I am trying very hard not to feel hot and bothered, but failing. Personally, I think this kind of development is unspeakably appalling. I wonder if the Bali Update article perhaps had a typo or if someone clicked the wrong spellcheck suggestion word . . . maybe they didn't mean to write the "gentrification" of Kuta, but the "putrifaction" of Kuta. Anyhow, I'll bet you a dime that this Beachwalk thingie turns out to be as haphazardly built, finished, managed and maintained as Kuta Square or whatever it's called, and that other empty decrepit (salah-konsep) concept mall where Ace Hardware is. How can people continue to "not get it" . . . for so long?

      • loriana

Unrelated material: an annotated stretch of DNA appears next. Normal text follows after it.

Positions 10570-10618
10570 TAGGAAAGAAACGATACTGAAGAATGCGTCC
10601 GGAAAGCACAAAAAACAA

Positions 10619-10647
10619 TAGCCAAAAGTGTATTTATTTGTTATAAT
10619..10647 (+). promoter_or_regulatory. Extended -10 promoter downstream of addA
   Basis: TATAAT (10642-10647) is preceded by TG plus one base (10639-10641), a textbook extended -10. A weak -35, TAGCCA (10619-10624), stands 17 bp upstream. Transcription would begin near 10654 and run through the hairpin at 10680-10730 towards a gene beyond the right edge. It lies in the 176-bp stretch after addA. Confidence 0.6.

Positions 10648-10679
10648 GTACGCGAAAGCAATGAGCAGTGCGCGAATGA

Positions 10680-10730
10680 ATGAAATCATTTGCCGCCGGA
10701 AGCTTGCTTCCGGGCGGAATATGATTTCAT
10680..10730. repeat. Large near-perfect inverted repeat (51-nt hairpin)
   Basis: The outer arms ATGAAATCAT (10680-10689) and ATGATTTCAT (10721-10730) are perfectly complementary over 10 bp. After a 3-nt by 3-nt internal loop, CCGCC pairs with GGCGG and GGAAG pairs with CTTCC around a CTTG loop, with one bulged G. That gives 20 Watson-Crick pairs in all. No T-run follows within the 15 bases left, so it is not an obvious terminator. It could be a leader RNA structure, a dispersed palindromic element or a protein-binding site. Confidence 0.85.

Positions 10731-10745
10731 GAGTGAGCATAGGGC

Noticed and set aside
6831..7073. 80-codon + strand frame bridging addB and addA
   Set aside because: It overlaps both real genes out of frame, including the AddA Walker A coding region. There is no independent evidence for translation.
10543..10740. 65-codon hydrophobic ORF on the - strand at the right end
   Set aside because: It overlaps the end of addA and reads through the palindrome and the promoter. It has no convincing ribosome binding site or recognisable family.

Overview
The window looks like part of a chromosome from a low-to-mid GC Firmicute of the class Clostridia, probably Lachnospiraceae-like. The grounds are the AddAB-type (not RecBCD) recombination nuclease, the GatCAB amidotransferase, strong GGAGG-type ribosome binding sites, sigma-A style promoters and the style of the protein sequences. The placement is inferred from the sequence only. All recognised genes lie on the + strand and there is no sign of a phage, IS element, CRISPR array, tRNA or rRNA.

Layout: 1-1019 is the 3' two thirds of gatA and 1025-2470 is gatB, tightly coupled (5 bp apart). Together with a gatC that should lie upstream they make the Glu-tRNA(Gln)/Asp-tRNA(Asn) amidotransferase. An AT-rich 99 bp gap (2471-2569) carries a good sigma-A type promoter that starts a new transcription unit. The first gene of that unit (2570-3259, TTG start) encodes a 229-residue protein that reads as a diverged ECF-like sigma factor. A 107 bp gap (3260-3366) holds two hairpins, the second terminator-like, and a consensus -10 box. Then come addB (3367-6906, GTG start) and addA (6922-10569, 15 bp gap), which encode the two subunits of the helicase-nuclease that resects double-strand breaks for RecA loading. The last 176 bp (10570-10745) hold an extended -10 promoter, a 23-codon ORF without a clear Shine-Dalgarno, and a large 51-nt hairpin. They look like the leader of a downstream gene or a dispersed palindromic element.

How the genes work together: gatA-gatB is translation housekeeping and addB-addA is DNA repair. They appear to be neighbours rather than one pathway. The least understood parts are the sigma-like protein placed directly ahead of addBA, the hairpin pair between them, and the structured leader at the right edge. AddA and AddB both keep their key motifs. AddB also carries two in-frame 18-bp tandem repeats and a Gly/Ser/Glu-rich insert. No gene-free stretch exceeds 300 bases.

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      • August 21, 2010

      It will be hard for all of us to reach Paradise. Up there They will be scared of what we can do to destroy every place .

      • Susi
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      • August 21, 2010

      Oh and someone wrote to me on Facebook to say that the spiral-limpet roofs of this development bear a scary resemblance to the marvelous Heart of School building at the Green School. Now that is just . . . sick . . . if some designer looked at the Green School and took nothing away from his experience other than a groovy roof shape. Talk about missing the point entirely . . . aduh.

      • Susi
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      • August 21, 2010